A post-Brexit trade deal could take more than THREE YEARS to agree, says Michel Barnier – as it emerges the ‘purist’ Eurocrat will be negotiating the future relationship
- Michel Barnier seen as the biggest ‘purist’ in Brussels over terms of Brexit deal
- Claims he is being put in charge of negotiating the coming trade agreement
- Mr Barnier warned that a trade deal could take more than three years to seal
- Boris Johnson’s Brexit plans assume a pact will be in place by the end of 2020
Michel Barnier today warned that a post-Brexit trade deal could take more than three years to agree – as it emerged he is likely to be thrashing out the package.
The EU negotiator had been expected to stand down with the rest of the commission next month, but there are claims he is about to be unveiled as the head of a new ‘UK Task Force’ to oversee talks on a future relationship.
The appointment would not be welcome in Downing Street, where he is regarded as a Brussels ‘purist’ who was one of the main obstacles to a deal.
Mr Barnier painted a grim picture of the struggles yet to come today as he said it will take years to ‘rebuild’ ties after Brexit.
‘We will have to renegotiate for one year, two years, three years, maybe more in some areas, to rebuild all that will have been pulled apart by the desire of those backing Brexit,’ he said.
Michel Barnier (pictured at the European Parliament today) warned that a post-Brexit trade deal could take more than three years to agree – as it emerged he is likely to be thrashing out the package
The intervention could cause serious problems for Mr Johnson, as his plans assume that a free trade deal will be in place by the end of 2020, when the transition period is due to end.
There is the potential for the transition – effectively a ‘standstill’ arrangement where the UK remains subject to EU rules – to be extended by up to two years.
But that would invoke fury from Tory Brexiteers who have been demanding that the UK is able to leave with No Deal at the end of 2020.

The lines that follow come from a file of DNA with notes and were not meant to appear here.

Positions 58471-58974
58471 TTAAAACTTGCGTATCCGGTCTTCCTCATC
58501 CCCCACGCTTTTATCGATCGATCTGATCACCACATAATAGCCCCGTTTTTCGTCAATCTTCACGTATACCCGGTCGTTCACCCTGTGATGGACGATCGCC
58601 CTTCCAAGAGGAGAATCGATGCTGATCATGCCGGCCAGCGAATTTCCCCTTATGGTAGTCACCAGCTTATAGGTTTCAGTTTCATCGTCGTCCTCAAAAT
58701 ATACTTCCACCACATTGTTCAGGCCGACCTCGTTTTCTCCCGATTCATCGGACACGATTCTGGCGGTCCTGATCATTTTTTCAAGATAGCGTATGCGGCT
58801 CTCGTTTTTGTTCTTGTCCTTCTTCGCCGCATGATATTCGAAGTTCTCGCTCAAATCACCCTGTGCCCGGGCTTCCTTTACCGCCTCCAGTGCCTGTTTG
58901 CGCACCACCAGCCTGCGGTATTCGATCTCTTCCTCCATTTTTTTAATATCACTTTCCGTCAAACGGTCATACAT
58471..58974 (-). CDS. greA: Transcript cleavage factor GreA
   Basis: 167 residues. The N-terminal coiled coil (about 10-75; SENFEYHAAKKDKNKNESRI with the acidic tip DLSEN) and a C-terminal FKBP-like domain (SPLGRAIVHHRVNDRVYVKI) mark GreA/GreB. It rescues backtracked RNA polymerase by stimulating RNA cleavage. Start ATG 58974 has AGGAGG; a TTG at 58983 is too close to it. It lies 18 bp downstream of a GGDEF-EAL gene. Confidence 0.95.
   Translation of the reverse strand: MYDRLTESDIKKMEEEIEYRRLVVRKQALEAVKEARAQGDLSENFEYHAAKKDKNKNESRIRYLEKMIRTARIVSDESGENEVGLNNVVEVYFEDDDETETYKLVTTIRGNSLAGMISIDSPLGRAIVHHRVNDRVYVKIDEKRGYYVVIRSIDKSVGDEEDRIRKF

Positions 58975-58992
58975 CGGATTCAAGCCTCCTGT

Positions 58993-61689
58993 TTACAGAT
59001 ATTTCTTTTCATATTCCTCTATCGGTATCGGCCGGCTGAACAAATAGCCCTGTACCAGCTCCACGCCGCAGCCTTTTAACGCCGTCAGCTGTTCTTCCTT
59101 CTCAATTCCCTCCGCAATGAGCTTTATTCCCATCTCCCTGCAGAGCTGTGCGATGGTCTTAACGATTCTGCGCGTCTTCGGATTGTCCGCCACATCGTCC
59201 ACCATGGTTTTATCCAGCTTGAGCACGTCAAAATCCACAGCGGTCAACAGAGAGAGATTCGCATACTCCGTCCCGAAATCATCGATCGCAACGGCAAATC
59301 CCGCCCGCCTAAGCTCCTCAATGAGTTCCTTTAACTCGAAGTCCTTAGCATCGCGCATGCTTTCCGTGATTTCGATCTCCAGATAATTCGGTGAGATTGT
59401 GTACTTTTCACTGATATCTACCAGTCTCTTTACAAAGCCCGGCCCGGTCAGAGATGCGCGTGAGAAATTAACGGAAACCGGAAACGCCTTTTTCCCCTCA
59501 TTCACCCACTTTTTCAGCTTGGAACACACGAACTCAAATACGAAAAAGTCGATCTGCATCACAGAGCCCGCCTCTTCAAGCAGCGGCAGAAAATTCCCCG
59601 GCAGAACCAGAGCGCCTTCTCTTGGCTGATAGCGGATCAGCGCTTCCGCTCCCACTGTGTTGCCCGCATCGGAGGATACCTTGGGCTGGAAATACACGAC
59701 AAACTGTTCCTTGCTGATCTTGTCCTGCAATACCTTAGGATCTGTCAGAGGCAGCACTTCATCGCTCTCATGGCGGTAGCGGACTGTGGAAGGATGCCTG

The Withdrawal Agreement Bill currently states that if the government wants to extend the transition it must put the issue before Parliament.
Boris Johnson (pictured at the Commons on Saturday) is struggling to get his Brexit deal through Parliament
Donald Tusk (left) delivered another strong hint that the EU will agree a Brexit delay today – saying it would not be responsible for No Deal. Commission president Jean-Claude Juncker (right) delivered an extraordinary rant at the UK for dominating his tenure
However, Remainers including Labour’s Hilary Benn want to amend the legislation to guarantee that the Commons will get a vote on automatically prolonging the standstill period.
It is unclear what Eurosceptic hardliners will do if that bid is successful in the coming days.
Speaking at the European Parliament in Strasbourg today, Mr Barnier stressed that ratifying the divorce deal is only the start.
He said rules would have to be established to address the risk of environmental, tax and labour ‘dumping’, and in terms of cooperation for education exchanges, police, defence and foreign policy.
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